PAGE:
Getting Started - Understanding Federal Contractor Equal Employment Opportunity and Affirmative Action Obligations
Whether you are new to this space, or a seasoned professional just looking for a specific item, this "Getting Started" article will help you zero in on the BCGi Resources you need.
There are two main sources for the equal employment opportunity (EEO) and affirmative action (AA) obligations for federal contractor employers: the "EO Clause"; and the AAP requirements.
Most federal contractors are subject to the EO clause(s) included in direct federal contracts and qualifying subcontracts through the 'flow-down' provision. Depending on the size of the contract and the number of employees, contractors might also be subject to additional AA requirements, in particularl the obligation to prepare formal, written affirmative action programs (AAPs), also referred to as affirmative action plans.
The EO clause is what confers jurisdiction on the Department of Labor's Office of Federal Contract Compliance Programs (OFCCP) to investigate complaints of employment discrimination and to review contractors' compliance with federal contractor EEO/AA obligations.
And there are three potential areas of regulation:
- Sex and race/ethnicity
- Disability status
- "Protected veteran" status
Most contractors that are subject to the sex and race/ethnicity requirements are also subject to the disability requirements, so those tend to be talked about together. Those contractors may or may not also be subject to the veteran requirements, though most contractors will go ahead and comply with all three "just in case." So here, we will assume that your organization is subject to all three regulatory areas, but will call out requirements that pertain just to the veteran regulations.
Finally, there are differences in requirements depending on whether or not you hold contracts (or subcontracts) for "supply and service" (non-construction) or construction, and some differences if a construction contract is a "direct" construction contract or a "federally-assisted" construction contract.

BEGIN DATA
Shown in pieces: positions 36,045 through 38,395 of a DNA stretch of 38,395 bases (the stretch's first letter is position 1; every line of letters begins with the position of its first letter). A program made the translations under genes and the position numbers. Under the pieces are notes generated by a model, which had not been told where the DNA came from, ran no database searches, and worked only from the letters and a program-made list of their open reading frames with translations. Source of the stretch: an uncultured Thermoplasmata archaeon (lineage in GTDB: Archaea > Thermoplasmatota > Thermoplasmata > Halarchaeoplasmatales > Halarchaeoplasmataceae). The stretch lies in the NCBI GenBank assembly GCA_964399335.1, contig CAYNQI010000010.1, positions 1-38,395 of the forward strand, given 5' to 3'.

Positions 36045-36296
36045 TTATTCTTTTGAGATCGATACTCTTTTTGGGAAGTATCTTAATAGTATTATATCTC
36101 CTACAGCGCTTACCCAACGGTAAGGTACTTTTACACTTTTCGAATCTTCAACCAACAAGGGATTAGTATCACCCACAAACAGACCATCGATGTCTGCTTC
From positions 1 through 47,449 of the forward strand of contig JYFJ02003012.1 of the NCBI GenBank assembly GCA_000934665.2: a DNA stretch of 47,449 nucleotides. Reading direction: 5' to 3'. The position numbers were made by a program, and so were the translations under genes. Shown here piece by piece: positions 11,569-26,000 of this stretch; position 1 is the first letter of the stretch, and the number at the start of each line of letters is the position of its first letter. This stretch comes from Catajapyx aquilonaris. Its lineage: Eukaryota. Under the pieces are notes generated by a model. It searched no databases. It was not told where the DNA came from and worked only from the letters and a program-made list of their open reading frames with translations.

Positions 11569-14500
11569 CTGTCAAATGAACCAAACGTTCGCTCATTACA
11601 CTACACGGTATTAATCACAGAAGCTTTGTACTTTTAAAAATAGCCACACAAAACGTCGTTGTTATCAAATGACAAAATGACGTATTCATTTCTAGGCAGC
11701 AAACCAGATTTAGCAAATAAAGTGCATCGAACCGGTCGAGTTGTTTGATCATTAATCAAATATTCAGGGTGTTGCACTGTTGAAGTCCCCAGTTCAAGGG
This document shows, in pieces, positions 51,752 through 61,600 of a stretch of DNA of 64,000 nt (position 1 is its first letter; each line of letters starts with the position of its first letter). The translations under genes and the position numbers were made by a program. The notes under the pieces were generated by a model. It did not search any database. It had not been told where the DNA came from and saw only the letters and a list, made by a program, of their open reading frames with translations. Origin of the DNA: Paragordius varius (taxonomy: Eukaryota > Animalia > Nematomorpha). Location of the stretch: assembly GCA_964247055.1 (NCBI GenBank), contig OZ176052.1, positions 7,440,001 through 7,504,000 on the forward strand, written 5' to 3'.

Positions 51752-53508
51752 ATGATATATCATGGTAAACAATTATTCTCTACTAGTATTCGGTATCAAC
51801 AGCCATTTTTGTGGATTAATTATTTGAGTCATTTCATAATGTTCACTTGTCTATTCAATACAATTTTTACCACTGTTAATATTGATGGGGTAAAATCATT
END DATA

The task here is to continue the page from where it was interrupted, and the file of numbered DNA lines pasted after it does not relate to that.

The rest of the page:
BCGi has developed a comprehensive "Compliance Scorecard" that isolates all of the "to-do" items from the EO Clauses and the AAP requirements. For each task, we highlight important information we think you need to know to get it done, along with links for further reading and for additional support materials.
EO Clause Requirements
The EO Clauses represent the "basic" requirements for most federal contractors and include:
- Basic affirmative action
- EO Clause "flow-down" requirement for subcontracts and purchase orders
- Posting the "EEO is the Law" poster
- Posting the compensation nondiscrimination policy
- Union notification of EEO/AA policy
- Including "EO taglines" in job postings and advertisements
- EEO-1 filing requirement
- Listing job openings with state job boards (veteran requirement)
EO Clauses for Supply-and-Service and Direct Construction Contractors
EO Clauses for Federally-Assisted Construction Contractors
The AAP requirements contain the obligations for federal contractors that are also required to prepare and implement formal, written affirmative action programs. The AAP requirements for construction contractors (direct and federally-assisted) are different than those for non-construction (supply-and-service) contractors with regard to sex and race/ethnicity, but are the same with regard to individuals with disabilities and "protected" veterans.
The non-construction AAP requirements include several reports and analyses:
- Organizational profile (typically a Workforce Analysis)
- Job Group Analysis
- Determination of Availability (internal and external)
- Comparing incumbency to availability and setting placement goals
- Data Collection Analysis (disability and veteran)
- Disability Utilization Analysis
- Veteran Hiring Benchmark
- Statistical evaluation of employment selection processes (hiring, promotion, termination, etc.)
- Statistical evaluation of employment tests and test validation
- Evaluation of compensation "systems"
The AAP requirements also contain several things contractors must do as part of the AAP, including:
- Designate a responsible official
- Identify potential problem areas
- Develop and implement "action-oriented programs" ("action plans")
- Internal audit and reporting
- Develop and post an EEO policy statement
- Subcontractor/vendor notification of EEO policy
- Review of personnel processes
- Review of physical and mental qualifications
- Evaluation of outreach and recruiting efforts